"Give Up on the Constitution," Urges Constitutional Law Professorby Will Grigg
Jan. 04, 2013
Tucker: Psychiatric Drugs, Social Alienation, Broken Families, War On Men More Relevant Than Gun Control
Florida School Shooter IDed as 19-Yr-Old Nikolas Cruz
Football Coach Reportedly Shot Shielding Students From Florida Gunman
Student: There 'Had To Be Two Shooters' Because I Talked With Suspect Shortly After Shots Were Fired
Damore's Claim Men Have Higher IQs 'Discriminatory,' 'Constituted Sexual Harassment,' Labor Board Rules
It costs about $60,000 a year to attend Georgetown University. Students who have enrolled in Professor Louis Michael Seidman’s class on constitutional law should demand a full rebate.
In a recent New York Times op-ed column, Professor Seidman urges Americans to “give up on the Constitution.” This isn’t because he believes that the more decentralized system under the Articles of Confederation was superior, or because the document has been effectively destroyed through decades of determined, contemptuous disregard by the federal government. His complaint is that the Constitution still presents impediments – however modest – to government action.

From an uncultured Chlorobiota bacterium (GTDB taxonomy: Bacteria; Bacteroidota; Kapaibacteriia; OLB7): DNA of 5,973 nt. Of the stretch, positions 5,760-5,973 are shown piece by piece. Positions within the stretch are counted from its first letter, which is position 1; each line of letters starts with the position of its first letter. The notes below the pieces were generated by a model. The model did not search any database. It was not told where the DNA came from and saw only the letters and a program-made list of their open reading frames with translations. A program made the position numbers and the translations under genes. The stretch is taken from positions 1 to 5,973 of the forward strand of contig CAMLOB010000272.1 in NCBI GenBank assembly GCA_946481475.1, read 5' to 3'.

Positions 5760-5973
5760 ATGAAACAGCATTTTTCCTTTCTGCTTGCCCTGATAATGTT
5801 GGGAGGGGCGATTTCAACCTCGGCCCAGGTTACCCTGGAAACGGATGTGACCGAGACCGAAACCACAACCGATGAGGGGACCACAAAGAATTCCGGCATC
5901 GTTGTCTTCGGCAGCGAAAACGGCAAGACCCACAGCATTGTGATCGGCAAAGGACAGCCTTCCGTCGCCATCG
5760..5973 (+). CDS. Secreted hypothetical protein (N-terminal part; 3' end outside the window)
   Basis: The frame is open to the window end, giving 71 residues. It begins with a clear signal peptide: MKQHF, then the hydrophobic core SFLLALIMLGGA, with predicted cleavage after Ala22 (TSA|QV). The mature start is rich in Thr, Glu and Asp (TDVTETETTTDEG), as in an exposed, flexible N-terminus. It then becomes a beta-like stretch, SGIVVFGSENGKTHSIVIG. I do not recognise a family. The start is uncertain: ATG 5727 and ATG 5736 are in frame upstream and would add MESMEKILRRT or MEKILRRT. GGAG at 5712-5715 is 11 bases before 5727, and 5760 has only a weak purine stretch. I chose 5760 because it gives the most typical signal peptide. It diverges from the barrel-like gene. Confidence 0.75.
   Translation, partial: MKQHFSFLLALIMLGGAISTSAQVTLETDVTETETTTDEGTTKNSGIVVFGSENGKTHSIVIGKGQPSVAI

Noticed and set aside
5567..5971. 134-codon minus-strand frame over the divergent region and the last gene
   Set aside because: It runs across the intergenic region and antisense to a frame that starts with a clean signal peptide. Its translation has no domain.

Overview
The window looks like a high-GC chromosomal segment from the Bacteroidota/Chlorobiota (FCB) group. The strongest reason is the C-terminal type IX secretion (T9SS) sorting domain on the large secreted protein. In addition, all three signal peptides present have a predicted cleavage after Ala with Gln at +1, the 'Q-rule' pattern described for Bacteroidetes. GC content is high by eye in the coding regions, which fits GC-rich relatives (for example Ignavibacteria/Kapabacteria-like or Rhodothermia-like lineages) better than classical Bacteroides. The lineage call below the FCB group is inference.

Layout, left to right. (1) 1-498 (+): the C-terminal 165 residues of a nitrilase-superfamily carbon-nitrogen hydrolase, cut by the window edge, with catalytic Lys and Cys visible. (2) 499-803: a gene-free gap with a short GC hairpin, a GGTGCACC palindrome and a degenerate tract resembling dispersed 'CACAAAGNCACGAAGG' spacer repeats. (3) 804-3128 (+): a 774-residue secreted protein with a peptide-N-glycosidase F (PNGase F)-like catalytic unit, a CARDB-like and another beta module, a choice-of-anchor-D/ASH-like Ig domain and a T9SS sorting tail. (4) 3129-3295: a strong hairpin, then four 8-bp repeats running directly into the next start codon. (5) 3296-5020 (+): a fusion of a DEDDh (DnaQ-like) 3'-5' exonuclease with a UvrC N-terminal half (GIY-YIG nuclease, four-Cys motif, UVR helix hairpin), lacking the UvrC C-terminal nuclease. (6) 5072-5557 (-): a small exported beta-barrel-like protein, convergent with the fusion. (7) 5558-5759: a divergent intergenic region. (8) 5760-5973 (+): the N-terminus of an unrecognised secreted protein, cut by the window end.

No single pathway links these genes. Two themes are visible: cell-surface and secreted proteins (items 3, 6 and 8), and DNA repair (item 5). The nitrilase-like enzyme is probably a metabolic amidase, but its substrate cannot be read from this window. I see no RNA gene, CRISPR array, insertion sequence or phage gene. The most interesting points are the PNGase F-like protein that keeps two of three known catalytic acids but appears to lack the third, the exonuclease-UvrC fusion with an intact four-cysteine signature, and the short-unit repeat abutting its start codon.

Siedman claims that what he calls “constitutional disobedience” by presidents, judges, and legislators has helped our country to “grow and prosper.” He contends that emancipating them from what he refers to as “constitutional bondage” would “give real freedom a chance.”
From this perspective, freedom is a product of government power, rather than a result of restraining what government can do. Seidman’s expansive confidence in that formula appears to be entirely uninformed by the experiences of the previous century, in which hundreds of millions of people were slaughtered by governments that exercised unlimited power. But why should we expect a Georgetown professor to be familiar with basic history?